Subscribe for ad free access & additional features for teachers. Authors: 267, Books: 3,607, Poems & Short Stories: 4,435, Forum Members: 71,154, Forum Posts: 1,238,602, Quizzes: 344

Ch. 4: Mandas

The coach was fairly full of people, returning from market. On these railways the third class coaches are not divided into compartments. They are left open, so that one sees everybody, as down a room. The attractive saddle-bags, bercole, were disposed anywhere, and the bulk of the people settled down to a lively conversazione. It is much nicest, on the whole, to travel third class on the railway. There is space, there is air, and it is like being in a lively inn, everybody in good spirits.

At our end was plenty of room. Just across the gangway was an elderly couple, like two children, coming home very happily. He was fat, fat all over, with a white moustache and a little not-unamiable frown. She was a tall lean, brown woman, in a brown full-skirted dress and black apron, with huge pocket. She wore no head covering, and her iron grey hair was parted smoothly. They were rather pleased and excited being in the train. She took all her money out of her big pocket, and counted it and gave it to him: all the ten Lira notes, and the five Lira and the two and the one, peering at the dirty scraps of pink-backed one-lira notes to see if they were good. Then she gave him her half-pennies. And he stowed them away in the trouser pocket, standing up to push them down his fat leg. And then one saw, to one's amazement, that the whole of his shirt-tail was left out behind, like a sort of apron worn backwards. Why—a mystery. He was one of those fat, good-natured, unheeding men with a little masterful frown, such as usually have tall, lean, hard-faced, obedient wives.

They were very happy. With amazement he watched us taking hot tea from the Thermos flask. I think he too had suspected it might be a bomb. He had blue eyes and standing-up white eyebrows.

"Beautiful hot—!" he said, seeing the tea steam. It is the inevitable exclamation. "Does it do you good?"

"Yes," said the q-b. "Much good." And they both nodded complacently. They were going home.


The train was running over the malarial-looking sea-plain—past the down-at-heel palm trees, past the mosque-looking buildings. At a level crossing the woman crossing-keeper darted out vigorously with her red flag. And we rambled into the first village. It was built of sun-dried brick-adobe houses, thick adobe garden-walls, with tile ridges to keep off the rain. In the enclosures were dark orange trees. But the clay-coloured villages, clay-dry, looked foreign: the next thing to mere earth they seem, like fox-holes or coyote colonies.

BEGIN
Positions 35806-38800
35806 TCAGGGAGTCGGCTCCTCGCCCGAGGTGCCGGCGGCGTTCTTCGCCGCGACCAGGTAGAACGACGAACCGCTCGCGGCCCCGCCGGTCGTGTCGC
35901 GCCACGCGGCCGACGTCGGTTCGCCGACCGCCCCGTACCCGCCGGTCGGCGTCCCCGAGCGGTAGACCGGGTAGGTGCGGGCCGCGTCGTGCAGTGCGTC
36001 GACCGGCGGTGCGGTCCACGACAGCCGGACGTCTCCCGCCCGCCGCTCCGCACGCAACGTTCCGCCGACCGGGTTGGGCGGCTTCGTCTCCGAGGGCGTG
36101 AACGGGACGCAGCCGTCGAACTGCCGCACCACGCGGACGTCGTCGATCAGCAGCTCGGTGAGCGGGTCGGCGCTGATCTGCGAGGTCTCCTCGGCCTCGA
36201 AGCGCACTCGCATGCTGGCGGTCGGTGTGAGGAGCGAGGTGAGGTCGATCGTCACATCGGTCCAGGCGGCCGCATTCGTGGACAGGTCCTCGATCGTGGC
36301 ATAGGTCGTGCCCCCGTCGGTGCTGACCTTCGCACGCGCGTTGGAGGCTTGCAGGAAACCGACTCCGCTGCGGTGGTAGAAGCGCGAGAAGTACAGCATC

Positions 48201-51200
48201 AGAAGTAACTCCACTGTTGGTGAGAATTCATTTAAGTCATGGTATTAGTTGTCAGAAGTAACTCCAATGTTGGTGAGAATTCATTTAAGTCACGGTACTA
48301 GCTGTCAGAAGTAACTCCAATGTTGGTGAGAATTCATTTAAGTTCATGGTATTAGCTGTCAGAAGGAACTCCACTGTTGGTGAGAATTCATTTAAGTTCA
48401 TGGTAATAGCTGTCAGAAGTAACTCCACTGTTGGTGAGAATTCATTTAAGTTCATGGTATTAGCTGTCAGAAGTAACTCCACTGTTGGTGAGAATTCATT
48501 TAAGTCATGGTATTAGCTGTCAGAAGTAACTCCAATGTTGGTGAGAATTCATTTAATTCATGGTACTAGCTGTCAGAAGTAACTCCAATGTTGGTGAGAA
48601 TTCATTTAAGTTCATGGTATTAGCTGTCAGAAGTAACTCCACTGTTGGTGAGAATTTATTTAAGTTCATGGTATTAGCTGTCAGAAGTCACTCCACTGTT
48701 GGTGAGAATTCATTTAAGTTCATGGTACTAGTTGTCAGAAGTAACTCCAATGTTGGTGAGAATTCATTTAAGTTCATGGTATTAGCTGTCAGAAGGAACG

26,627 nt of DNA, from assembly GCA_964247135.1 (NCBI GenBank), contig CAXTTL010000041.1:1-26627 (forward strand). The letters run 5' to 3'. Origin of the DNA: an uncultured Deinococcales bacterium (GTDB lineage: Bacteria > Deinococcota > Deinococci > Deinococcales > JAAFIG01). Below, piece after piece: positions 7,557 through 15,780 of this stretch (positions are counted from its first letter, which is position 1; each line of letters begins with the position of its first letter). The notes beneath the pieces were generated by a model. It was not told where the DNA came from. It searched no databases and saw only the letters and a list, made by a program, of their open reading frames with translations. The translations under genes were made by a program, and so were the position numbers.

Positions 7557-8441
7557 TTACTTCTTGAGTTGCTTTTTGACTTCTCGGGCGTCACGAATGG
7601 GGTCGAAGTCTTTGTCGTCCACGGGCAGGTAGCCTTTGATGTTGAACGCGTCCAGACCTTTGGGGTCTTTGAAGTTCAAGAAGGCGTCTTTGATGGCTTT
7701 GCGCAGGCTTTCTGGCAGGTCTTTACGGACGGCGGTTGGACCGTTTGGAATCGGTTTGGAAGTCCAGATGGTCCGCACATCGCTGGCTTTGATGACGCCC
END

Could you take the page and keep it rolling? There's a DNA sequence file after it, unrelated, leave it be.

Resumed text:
Looking back, one sees Cagliari bluff on her rock, rather fine, with the thin edge of the sea's blade curving round. It is rather hard to believe in the real sea, on this sort of clay-pale plain.


But soon we begin to climb to the hills. And soon the cultivation begins to be intermittent. Extraordinary how the heathy, moor-like hills come near the sea: extraordinary how scrubby and uninhabited the great spaces of Sardinia are. It is wild, with heath and arbutus scrub and a sort of myrtle, breast-high. Sometimes one sees a few head of cattle. And then again come the greyish arable-patches, where the corn is grown. It is like Cornwall, like the Land's End region. Here and there, in the distance, are peasants working on the lonely landscape. Sometimes it is one man alone in the distance, showing so vividly in his black-and-white costume, small and far-off like a solitary magpie, and curiously distinct. All the strange magic of Sardinia is in this sight. Among the low, moor-like hills, away in a hollow of the wide landscape one solitary figure, small but vivid black-and-white, working alone, as if eternally. There are patches and hollows of grey arable land, good for corn. Sardinia was once a great granary.

Usually, however, the peasants of the South have left off the costume. Usually it is the invisible soldiers' grey-green cloth, the Italian khaki. Wherever you go, wherever you be, you see this khaki, this grey-green war-clothing. How many millions of yards of the thick, excellent, but hateful material the Italian government must have provided I don't know: but enough to cover Italy with a felt carpet, I should think. It is everywhere. It cases the tiny children in stiff and neutral frocks and coats, it covers their extinguished fathers, and sometimes it even encloses the women in its warmth. It is symbolic of the universal grey mist that has come over men, the extinguishing of all bright individuality, the blotting out of all wild singleness. Oh democracy! Oh khaki democracy!


This is very different from Italian landscape. Italy is almost always dramatic, and perhaps invariably romantic. There is drama in the plains of Lombardy, and romance in the Venetian lagoons, and sheer scenic excitement in nearly all the hilly parts of the peninsula. Perhaps it is the natural floridity of lime-stone formations. But Italian landscape is really eighteenth-century landscape, to be represented in that romantic-classic manner which makes everything rather marvelous and very topical: aqueducts, and ruins upon sugar-loaf mountains, and craggy ravines and Wilhelm Meister water-falls: all up and down.

Sardinia is another thing. Much wider, much more ordinary, not up-and-down at all, but running away into the distance. Unremarkable ridges of moor-like hills running away, perhaps to a bunch of dramatic peaks on the southwest. This gives a sense of space, which is so lacking in Italy. Lovely space about one, and traveling distances—nothing finished, nothing final. It is like liberty itself, after the peaky confinement of Sicily. Room—give me room—give me room for my spirit: and you can have all the toppling crags of romance.